Other books byHarlan Ellison
One of the most influential anthologies of all time returns to print, as relevant now as when it was first published Anthologies seldom make history, but Harlan Ellison's 1967 collection of science fiction stories is a grand exception. Along with Moorcock's New Worlds, it defined the New Wave movement. Dangerous Visions set an almost impossibly high standard, as more than a half dozen of its stories won major awards—not surprising with a contributors list that reads like a who's who of 20th-century SF.
Web of the City
"Get it straight right now: these aren't kids playing games of war. They mean business. They are junior-grade killers and public enemies one through five thousand..." In Rusty Santoro's neighborhood, the kids carry knives, chains, bricks. Broken glass. And when they fight, they fight dirty, leaving the streets littered with the bodies of the injured and the dead. Rusty wants out - but you can't just walk away from a New York street gang. And his decision may leave his family to pay a terrible price. First published more than half a century ago and inspired by the author's real-life experience going undercover inside a street gang, Web of the City was Harlan Ellison's first novel and marked the long-form debut of one of the most electrifying, unforgettable, and controversial voices of 20th century letters. Appearing here for the first time together with three thematically related short stories Ellison wrote for the pulp magazines of the 1950s, Web of the City offers both a snapshot of a lost era and a portrait of violence and grief as timely as today's most brutal headlines.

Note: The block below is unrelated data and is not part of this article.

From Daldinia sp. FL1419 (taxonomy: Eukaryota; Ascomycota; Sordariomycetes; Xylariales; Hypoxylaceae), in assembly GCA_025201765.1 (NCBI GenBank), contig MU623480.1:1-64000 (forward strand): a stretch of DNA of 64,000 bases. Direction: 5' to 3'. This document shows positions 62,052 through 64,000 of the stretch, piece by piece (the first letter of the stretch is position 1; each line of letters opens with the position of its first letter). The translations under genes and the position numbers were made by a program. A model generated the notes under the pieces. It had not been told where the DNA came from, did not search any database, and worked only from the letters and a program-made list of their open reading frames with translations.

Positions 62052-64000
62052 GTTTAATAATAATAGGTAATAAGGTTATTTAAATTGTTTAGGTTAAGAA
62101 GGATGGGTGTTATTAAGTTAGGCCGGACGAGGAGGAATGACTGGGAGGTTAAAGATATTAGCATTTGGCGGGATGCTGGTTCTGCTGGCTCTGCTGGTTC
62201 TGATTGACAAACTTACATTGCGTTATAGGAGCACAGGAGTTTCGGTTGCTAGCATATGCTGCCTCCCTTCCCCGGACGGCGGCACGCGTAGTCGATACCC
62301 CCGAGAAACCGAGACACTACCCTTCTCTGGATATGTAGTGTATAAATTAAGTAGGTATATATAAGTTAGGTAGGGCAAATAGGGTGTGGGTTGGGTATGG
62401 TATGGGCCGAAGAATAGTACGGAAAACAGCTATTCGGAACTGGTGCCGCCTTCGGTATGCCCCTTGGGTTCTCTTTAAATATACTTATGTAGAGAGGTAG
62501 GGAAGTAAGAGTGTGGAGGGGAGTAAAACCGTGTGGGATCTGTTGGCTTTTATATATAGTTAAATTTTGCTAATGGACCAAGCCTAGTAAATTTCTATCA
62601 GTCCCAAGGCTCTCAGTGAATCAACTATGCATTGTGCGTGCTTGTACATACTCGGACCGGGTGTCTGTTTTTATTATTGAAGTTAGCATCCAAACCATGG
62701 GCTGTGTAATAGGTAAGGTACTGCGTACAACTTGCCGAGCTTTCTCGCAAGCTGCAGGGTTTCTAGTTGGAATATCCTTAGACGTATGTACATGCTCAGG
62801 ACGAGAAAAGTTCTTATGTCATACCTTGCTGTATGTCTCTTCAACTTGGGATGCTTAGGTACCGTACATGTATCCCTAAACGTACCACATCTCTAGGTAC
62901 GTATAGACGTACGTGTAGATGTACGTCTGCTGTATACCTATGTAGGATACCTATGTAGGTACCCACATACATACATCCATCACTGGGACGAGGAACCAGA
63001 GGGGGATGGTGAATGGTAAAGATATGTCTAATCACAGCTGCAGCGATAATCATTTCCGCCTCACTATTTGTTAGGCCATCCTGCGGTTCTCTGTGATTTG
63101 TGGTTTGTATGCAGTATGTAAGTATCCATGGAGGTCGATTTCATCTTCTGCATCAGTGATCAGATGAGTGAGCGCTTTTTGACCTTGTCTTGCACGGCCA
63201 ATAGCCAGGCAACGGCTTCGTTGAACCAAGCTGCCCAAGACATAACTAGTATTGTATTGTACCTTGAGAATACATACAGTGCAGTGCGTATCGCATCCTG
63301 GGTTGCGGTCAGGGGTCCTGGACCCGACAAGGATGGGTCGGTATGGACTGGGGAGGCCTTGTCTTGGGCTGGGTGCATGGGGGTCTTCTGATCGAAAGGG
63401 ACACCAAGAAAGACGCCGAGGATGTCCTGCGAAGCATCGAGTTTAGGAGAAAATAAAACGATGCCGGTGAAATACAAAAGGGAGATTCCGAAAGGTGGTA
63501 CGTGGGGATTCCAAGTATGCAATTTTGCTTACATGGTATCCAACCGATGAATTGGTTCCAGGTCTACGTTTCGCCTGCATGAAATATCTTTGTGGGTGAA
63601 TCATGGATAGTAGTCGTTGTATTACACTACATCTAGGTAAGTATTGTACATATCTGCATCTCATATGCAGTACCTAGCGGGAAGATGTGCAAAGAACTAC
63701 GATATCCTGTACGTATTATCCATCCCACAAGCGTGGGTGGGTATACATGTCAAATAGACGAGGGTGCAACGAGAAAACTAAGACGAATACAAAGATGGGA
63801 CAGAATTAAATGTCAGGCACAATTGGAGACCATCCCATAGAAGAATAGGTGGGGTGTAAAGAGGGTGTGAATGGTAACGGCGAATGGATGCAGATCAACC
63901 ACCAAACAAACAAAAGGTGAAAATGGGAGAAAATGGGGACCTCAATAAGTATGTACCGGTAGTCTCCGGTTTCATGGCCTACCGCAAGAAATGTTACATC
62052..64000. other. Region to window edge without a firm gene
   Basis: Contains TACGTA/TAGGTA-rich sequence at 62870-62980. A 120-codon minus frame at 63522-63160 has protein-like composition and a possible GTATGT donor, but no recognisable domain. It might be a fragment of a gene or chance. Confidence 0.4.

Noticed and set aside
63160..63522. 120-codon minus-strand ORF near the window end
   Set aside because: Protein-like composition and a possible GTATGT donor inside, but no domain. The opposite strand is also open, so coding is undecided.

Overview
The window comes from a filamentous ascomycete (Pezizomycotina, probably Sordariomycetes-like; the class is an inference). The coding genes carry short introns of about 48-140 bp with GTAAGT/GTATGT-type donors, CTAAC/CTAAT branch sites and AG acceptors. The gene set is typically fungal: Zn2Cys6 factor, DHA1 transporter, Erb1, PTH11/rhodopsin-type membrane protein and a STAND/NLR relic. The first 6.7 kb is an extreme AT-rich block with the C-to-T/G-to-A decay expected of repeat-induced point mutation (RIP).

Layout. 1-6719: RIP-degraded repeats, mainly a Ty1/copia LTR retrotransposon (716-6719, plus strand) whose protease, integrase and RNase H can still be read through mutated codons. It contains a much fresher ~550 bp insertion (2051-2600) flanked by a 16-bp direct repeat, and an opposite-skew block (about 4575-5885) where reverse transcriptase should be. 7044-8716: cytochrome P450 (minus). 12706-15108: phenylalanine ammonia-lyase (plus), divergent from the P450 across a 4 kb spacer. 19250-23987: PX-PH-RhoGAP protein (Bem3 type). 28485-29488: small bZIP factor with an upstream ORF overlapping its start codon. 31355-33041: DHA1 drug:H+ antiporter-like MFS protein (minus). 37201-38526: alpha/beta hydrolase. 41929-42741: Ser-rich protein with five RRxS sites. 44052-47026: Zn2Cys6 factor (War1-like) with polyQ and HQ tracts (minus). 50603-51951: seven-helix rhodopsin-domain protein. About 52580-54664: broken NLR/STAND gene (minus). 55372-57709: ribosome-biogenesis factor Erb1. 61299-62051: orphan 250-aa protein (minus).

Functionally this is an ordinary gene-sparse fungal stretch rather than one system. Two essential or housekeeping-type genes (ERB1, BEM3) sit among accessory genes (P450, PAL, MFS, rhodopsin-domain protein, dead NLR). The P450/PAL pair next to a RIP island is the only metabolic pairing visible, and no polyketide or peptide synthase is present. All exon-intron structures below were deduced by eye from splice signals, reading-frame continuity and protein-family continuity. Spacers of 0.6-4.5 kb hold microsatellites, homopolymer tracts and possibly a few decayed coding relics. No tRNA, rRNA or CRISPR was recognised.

Harlan Ellison's masterwork of myth and terror as he seduces all innocence on a mind-freezing odyssey into the darkest reaches of mortal terror and the most dazzling heights of Olympian hell in his finest collection.
He claims he's not a fan of rock-and-roll, but somehow Harlan Ellison's seminal novel based on the career of Jerry Lee Lewis ended up in the Rock and Roll Hall of Fame. One of the first — and still one of the best — dissections of the wildly destructive rock-and-roll lifestyle, Spider Kiss isn't about giant cockroaches that attack Detroit or space invaders that smell like chicken soup. Instead, it's the story of Luther Sellers, a poor kid from Louisville with a voice like an angel who's renamed Stag Preston by a ruthless promoter. Preston's meteoric rise on the music scene is matched only by the rise in his enormous appetites — and not just for home cooking — and soon the invisible monkey named Success is riding him straight to hell. This raucous early novel reinforces Ellison's reputation as one of America's most dynamic writers.